Liverpool Road was set to be redesigned following the opening of the town’s bypass just over a year ago, with the aim of making it more attractive for pedestrians and cyclists now that far fewer vehicles are travelling along its length.
A public consultation on reshaping the town centre was carried out in late 2018. Amongst the most popular suggestions for a post-bypass Penwortham were a reduction in the speed limit, more parking and a better overall appearance.
However, apart from new cycle lanes, little else has changed in the main shopping area since the long-awaited dual carriageway was opened last December - prompting Penwortham West county councillor David Howarth to quiz deputy council leader Keith Iddon over the future of the scheme.
“We [now] have a commitment to putting a cycle superhighway all the way through from Preston to Hutton - which will go through the district centre - and I do wonder how that is going to impact on any scope for a regeneration scheme that the county now brings forward,” County Cllr Howarth said.
He also questioned why new bus stop clearways - preventing other vehicles stopping in the bays at any time - were being introduced only at selected stops outside the district centre, close to Carleton Drive, Blashaw Lane and Howick shops.
“Disabled and elderly people are having great difficulty getting on and off the buses [in the centre],” County Cllr Howarth said.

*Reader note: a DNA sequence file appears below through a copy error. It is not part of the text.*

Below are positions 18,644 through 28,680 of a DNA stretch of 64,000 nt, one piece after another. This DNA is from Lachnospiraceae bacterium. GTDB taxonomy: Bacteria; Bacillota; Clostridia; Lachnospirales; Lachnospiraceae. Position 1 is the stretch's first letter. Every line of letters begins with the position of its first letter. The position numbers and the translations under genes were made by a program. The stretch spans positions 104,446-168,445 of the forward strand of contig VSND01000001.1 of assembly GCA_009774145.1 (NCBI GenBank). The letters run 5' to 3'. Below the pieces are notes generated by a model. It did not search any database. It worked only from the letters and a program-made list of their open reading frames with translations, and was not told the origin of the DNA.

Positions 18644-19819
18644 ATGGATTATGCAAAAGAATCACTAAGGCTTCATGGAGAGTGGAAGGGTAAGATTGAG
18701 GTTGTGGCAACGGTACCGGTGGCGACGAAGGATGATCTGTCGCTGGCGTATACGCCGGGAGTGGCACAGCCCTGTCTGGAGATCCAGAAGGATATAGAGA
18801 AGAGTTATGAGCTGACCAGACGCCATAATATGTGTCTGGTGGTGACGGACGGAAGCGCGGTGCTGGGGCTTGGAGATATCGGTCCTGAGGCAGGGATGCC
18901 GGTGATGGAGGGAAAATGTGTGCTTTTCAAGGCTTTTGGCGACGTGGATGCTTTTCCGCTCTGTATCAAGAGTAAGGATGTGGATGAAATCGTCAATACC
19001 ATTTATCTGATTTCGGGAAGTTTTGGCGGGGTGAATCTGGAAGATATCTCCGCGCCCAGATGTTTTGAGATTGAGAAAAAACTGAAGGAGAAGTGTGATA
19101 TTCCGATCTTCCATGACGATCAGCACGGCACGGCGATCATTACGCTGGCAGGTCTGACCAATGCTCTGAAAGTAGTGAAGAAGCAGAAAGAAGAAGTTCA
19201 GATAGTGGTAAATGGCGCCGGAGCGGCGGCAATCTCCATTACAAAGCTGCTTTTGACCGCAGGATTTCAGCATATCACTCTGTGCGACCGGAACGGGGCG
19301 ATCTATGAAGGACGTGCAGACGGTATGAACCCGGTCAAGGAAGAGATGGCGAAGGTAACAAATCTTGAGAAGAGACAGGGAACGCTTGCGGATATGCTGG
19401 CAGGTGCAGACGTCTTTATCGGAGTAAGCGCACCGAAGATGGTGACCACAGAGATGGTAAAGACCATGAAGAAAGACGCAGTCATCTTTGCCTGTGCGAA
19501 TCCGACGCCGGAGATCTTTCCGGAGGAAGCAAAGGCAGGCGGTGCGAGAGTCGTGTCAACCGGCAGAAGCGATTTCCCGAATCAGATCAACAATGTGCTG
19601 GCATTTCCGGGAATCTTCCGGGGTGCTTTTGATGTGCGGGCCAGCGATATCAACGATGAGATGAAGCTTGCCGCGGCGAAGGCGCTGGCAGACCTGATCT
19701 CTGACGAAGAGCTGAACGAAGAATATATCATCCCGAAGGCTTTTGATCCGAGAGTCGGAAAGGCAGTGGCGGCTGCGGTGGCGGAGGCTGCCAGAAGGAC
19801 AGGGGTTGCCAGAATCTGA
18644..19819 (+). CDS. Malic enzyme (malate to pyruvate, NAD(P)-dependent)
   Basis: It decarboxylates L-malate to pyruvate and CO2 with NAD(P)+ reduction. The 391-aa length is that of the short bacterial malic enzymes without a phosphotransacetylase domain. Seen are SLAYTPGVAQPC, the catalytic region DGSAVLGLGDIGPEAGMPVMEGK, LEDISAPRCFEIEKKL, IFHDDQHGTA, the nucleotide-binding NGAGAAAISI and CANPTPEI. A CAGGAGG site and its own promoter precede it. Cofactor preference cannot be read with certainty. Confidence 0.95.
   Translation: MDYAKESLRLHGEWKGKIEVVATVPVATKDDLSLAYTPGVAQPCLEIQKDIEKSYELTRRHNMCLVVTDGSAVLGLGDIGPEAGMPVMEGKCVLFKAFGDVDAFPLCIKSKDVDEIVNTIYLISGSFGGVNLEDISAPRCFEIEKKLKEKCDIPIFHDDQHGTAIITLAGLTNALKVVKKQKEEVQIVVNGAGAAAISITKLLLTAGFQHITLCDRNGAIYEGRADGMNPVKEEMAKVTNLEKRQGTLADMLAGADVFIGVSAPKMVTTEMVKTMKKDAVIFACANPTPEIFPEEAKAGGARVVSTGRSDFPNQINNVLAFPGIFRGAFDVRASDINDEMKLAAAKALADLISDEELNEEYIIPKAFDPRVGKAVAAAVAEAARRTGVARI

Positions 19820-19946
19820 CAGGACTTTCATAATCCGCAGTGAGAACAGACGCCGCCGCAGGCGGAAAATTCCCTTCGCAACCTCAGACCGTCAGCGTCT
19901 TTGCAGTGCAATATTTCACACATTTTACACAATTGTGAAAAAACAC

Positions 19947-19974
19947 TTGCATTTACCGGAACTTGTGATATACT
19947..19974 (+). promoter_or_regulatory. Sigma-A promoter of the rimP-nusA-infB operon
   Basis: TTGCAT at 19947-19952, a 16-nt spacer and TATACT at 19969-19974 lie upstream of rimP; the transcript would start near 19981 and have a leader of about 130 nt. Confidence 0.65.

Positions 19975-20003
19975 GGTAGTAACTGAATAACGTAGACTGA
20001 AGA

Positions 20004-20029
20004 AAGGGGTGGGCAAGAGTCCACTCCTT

A meeting of the full council heard from County Cllr Iddon that the clearways may be extended in future if funds permit.
On the wider regeneration of Penwortham, he added: “Obviously, things have to go along at a pace - and the first part will be the regeneration of the junction where [the new] Tesco is going to be.
“I’m hoping that we can finalise things and it will be rolled out in the near future - but I can assure you it hasn’t been forgotten.
“The cycling highway [plan for a route segregated from traffic]...has been very well-received by a lot of people in the area,” County Cllr Iddon added.
It is unclear where the funding will come from for any future upgrades in the centre of Penwortham. As part of the City Deal - which funded the bypass itself - £1.5m was allocated for improvements to the “Hutton to Higher Penwortham corridor” to discourage through-traffic and promote use of the bypass.
However, a report presented to a meeting of the Central Lancashire strategic planning joint advisory committee last month noted that only £862,000 had so far been spent - and that once the bus stop clearways were installed and some other new road markings laid down, the scheme would be “complete”.
Back in January, South Ribble Borough Council’s cabinet committed to developing a Penwortham masterplan – indicating that the authority would fund urban design work and then start delivering town centre improvements itself in 2021/22.